Photo by Atiqur Rahman from Flickr.com
The foundation of yoga is you are not the body, not the mind, pure consciousness is who you are! — Yoga Master Swami Satchidananda
Deb had brain surgery 10 days ago: “Nothing life threatening but I had trigeminal neuralgia (TN) that resisted drugs and radiation so surgery was my only option. TN is a nerve that runs close to the brain stem and then emerges by the ear and splits in three – up to the eye, along the lower and upper jaw. There are some pesky arteries that run very close to it by the brain stem, so if the nerve gets inflamed or the arteries get swollen – whammo, electric shocks grab your face. Anyone who has had TN knows how excruciating it can be, it’s known as the suicide pain for good reason. The surgery wraps Teflon around the nerve so as to cushion it. So far, no pain. Welcome to the modern world!”
Lying in Intensive Care Deb knew she had two choices, and these apply to anyone who has something wrong with them, whether life threatening, serious, or even just a small deal. “We can either make the issue our story by identifying with it, detailing diagnoses, prognoses, doctors, therapists, basically making it our main focus and even finding our identity through it: I have …, I suffer from …, I am a survivor of …, etc. Then we spend all our time searching for the golden cure, but if we found it that would mean the end of our story – which is another whole story altogether!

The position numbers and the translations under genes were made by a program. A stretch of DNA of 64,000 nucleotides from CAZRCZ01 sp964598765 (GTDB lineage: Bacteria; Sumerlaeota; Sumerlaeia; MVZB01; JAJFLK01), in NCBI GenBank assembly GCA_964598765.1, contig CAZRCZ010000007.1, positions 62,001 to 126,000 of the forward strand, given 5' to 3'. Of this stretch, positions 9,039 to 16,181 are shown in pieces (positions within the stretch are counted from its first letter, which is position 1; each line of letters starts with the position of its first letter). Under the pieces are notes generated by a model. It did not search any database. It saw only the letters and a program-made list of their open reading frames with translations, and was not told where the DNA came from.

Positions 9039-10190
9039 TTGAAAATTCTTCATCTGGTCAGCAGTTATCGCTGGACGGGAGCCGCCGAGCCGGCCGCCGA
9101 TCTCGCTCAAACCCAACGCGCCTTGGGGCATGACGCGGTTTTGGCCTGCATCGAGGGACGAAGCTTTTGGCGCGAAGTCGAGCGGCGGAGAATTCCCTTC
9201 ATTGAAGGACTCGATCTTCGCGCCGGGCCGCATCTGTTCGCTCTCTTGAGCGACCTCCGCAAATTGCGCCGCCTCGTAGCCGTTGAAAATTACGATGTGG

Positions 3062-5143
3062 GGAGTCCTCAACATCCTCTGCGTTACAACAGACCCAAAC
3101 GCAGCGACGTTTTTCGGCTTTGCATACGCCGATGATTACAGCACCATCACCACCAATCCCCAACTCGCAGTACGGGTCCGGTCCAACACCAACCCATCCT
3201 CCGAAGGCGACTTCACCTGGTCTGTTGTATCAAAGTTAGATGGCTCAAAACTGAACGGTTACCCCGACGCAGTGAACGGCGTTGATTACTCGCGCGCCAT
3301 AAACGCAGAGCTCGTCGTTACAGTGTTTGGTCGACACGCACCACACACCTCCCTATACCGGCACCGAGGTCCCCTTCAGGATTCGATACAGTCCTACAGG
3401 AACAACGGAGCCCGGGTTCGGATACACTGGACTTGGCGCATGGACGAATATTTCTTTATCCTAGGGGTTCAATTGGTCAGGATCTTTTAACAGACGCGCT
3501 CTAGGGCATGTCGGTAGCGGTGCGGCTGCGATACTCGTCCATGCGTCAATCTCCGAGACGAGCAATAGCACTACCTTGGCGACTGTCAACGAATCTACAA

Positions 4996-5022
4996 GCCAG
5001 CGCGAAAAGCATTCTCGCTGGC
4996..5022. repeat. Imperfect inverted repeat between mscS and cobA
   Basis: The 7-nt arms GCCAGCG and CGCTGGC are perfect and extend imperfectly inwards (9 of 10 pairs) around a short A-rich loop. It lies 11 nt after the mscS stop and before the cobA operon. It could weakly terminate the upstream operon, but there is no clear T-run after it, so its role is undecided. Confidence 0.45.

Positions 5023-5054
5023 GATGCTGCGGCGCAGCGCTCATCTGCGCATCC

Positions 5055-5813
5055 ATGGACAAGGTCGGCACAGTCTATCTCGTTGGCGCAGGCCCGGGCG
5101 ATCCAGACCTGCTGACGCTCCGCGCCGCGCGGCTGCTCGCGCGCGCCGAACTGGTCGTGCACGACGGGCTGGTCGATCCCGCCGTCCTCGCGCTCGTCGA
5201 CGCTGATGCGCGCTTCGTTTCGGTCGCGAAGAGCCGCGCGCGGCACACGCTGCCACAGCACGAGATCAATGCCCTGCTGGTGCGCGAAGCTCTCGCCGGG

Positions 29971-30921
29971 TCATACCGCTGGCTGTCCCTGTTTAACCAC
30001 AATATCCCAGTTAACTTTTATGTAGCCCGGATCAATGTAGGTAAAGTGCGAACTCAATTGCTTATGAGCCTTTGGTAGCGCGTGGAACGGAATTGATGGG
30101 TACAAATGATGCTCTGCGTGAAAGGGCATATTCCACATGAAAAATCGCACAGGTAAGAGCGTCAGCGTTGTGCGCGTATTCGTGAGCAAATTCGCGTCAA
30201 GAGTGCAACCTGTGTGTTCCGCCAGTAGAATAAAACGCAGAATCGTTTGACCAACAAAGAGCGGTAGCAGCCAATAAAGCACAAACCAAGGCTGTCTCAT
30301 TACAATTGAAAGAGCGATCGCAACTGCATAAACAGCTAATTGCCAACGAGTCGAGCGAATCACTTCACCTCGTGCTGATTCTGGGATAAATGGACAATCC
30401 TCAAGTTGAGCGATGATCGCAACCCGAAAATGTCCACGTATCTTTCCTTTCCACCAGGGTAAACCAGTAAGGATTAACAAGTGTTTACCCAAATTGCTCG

“Or we can chose to know it, see it, be with it, but not become it. It is not who we are, it does not define us. Yes, the pain is real but, like all things, this too shall pass. My head has started to find my feet again. Life in the body!”
Deb is the award-winning author of Your Body Speaks Your Mind, and a great lover of the bodymind, the awareness of connections, of how our psychological and emotional aspects have an intimate and important role in our physical health. The one is in constant relationship with the other. If we only focus on the physical, then we are missing a wonderful opportunity to heal other parts of our being that may have been repressed, denied or even ignored. As these may also be affecting our health, so in healing past issues we may find we are going some way to help heal the physical.
However, we are not the psychological, emotional or even the physical. They are, for instance, how Deb plays out in the world, but they do not define who she is. This is where the brilliance of meditation is so important, especially as life can grab you, chew you up and spit you out when you least suspect it!
When being still and quiet we go beyond the psychological, emotional and physical, beyond the mind and the body, and enter into the beauty of radiant emptiness. This nourishes and restores and takes us out of the endless me-centered story.
It doesn’t matter what method or technique we use to meditate. We both just sit in silence, but others use different ways. What is important is seeing that the method itself is not the healer, it can simply support us in our own healing. So meditate however it feels good for you – there is no right or wrong way. Make friends with meditation; let it be a friend to you, like a friend holding your hand through difficult times. It’s like the method is the cup. You can drink from it, but the cup is not the tea.
The following is a healing meditation that can be done anywhere at anytime. Whether sitting upright in a chair or on the ground, close your eyes and just breathe naturally, in and out.
Then repeat silently to yourself: “May I be well, may I be healed, may I be peaceful.” Inwardly scan your body and breathe into any part that needs healing. Bring these words to that part: “May I be well, may I be healed, may I be peaceful.”
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